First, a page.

Steven Parrino 1958-2005
Just scrolling through Team gallery’s website to look at some of the images of Steve Parrino’s work made me sad. (In the first hours of the new year the artist had a fatal accident on his motorcycle near his home in Brooklyn.) I only met him once or twice but I reviewed his 2001 show. Often the process of reviewing brings one deeper into the work than just looking at it in the gallery and this was very much the case when I attempted to write about his “misshaped” (his word) paintings. I had mentioned something in the review about the baroque and the editor sent it back and asked me to be more specific. I did some research and discovered some remarkable similarities between the paintings and Bernini’s sculpture “The Ecstasy of St. Teresa.” I was already an admirer and this was a piece of writing of which I felt particularly proud.
His paintings cross-referenced formalism with contemporary culture and philosophy. Apparent references ran from Gilles Deleuze’s theory of the fold to The Velvet Underground. Black gloss paint, a constant in his work for 20 years, traded on the dull sheen of motorcycle leather or the dark mirrored architecture of music clubs. His twisting paintings that torqued off the stretcher or the earlier works that had big holes in them seemed violent unless you looked carefully. Then one discovered the careful preparation that constructing such an object involved.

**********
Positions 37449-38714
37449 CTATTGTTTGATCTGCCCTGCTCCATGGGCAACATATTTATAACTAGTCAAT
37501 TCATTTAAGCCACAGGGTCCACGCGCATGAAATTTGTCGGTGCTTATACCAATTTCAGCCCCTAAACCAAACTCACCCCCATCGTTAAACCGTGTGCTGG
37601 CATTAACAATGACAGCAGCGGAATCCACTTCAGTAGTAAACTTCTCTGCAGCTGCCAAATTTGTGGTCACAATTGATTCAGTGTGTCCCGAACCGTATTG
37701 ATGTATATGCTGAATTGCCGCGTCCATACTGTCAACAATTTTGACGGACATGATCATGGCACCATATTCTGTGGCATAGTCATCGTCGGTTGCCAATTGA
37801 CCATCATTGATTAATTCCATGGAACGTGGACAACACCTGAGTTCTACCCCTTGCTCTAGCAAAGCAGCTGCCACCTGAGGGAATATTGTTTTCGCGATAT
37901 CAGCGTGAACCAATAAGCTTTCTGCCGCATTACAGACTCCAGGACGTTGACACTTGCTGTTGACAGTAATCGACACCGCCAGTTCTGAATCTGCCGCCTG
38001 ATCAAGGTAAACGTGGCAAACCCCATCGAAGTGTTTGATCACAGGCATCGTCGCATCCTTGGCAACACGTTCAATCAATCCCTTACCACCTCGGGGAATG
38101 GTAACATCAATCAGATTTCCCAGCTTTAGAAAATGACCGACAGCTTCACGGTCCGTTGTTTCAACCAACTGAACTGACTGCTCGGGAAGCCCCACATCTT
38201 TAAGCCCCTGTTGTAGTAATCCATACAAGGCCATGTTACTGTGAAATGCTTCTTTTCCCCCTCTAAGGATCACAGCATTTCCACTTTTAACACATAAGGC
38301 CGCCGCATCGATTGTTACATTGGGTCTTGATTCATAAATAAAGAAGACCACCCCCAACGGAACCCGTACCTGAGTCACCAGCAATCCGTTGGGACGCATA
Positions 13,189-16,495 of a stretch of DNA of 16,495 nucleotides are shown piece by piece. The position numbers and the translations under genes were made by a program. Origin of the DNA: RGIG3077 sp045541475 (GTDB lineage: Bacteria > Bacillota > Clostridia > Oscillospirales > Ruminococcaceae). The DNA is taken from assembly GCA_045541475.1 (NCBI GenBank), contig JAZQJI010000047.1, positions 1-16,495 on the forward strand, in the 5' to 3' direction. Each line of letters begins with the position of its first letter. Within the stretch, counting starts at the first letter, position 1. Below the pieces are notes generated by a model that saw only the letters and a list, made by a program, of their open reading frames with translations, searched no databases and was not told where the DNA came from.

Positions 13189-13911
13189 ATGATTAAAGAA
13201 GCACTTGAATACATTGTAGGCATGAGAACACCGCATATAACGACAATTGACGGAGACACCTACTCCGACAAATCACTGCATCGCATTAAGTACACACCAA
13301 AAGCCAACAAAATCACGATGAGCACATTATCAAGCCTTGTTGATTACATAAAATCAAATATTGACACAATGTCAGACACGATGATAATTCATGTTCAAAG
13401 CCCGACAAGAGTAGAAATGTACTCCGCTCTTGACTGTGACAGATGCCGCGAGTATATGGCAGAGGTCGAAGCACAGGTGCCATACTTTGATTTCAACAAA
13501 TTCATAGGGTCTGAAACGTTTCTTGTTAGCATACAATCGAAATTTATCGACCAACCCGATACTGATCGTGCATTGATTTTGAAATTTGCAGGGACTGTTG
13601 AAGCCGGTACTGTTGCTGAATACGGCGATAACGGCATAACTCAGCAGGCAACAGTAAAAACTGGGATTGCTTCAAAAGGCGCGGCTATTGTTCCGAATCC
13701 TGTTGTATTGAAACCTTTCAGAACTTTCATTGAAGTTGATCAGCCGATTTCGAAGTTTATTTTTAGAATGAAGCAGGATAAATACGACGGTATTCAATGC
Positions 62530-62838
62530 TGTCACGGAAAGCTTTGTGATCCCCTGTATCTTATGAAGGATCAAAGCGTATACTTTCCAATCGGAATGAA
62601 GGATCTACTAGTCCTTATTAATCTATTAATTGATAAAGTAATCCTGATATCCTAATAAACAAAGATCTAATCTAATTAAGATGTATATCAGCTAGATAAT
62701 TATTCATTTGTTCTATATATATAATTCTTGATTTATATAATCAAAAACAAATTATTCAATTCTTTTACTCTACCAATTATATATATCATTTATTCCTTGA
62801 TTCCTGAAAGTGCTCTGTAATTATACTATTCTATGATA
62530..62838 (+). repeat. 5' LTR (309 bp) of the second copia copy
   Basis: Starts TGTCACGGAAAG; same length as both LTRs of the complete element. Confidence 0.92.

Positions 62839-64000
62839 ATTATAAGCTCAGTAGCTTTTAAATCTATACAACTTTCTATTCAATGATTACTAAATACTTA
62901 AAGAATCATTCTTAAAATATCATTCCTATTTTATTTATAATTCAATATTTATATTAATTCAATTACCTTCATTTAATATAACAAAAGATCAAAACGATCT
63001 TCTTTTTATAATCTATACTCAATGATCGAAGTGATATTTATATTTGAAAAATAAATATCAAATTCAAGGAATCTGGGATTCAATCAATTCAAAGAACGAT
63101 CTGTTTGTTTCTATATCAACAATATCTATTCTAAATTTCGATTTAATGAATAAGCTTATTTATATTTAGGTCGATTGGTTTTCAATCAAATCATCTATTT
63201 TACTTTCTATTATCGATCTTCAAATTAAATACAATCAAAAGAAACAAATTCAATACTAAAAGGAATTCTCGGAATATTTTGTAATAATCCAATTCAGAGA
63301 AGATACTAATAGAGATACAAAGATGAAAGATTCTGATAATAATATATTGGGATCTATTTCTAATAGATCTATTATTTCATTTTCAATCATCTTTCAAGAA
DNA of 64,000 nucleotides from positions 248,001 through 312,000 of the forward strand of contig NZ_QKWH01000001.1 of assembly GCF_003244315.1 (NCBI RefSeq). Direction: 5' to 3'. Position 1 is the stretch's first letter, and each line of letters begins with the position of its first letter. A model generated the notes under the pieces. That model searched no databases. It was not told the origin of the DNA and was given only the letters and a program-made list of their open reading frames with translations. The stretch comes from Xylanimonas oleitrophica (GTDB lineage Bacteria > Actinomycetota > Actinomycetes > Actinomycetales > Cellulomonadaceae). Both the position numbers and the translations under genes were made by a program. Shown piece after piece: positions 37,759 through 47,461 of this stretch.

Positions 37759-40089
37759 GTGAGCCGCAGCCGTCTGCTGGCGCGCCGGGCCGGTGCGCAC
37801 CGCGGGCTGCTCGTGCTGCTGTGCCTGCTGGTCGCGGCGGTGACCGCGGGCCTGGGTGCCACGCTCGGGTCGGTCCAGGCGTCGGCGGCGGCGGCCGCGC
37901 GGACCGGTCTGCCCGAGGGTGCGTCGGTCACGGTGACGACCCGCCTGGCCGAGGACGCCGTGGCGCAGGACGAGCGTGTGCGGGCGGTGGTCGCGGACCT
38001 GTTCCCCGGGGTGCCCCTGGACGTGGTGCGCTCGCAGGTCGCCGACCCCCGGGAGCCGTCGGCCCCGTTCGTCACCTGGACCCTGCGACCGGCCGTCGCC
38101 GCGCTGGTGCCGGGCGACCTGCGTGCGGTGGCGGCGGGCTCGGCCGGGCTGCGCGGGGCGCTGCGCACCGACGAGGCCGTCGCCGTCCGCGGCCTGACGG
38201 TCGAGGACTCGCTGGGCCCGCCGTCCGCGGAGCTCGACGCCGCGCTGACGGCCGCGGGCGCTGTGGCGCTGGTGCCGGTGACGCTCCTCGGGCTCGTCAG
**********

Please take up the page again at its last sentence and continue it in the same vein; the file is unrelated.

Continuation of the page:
But the work was never about adapting an attitude, it was more of a vocabulary that came quite naturally out of his interests. For one exhibition announcement at Team he used an image of Chloe Sevigny with black gloss tape across her chest from the film, “Gummo.” It was perhaps a rather sexist image to appropriate but it was brave to go ahead and use it if — as indeed it was — in fact, a readymade Parrino.
He also made films, drawings and installations. In his most recent show he screened a semi-abstract homage to Kenneth Anger’s “Scorpio Rising;” it was alluring and slightly repellent and I watched the whole 25 minutes of it. Parrino was the only other viewer that day. He sat in the small screening room in the dark with his sunglasses on the whole time. I regret that I didn’t bother to reintroduce myself.
Parrino’s work was never as widely accepted here as it was in Europe, where the majority of his 37 one-person exhibitions since 1984 took place. There will be a retrospective of his work at the Musee d’Art Moderne et Contemporain in Geneva in 2006. An informal commemorative gathering will take place at The Swiss Institute on January 20. He was the real thing.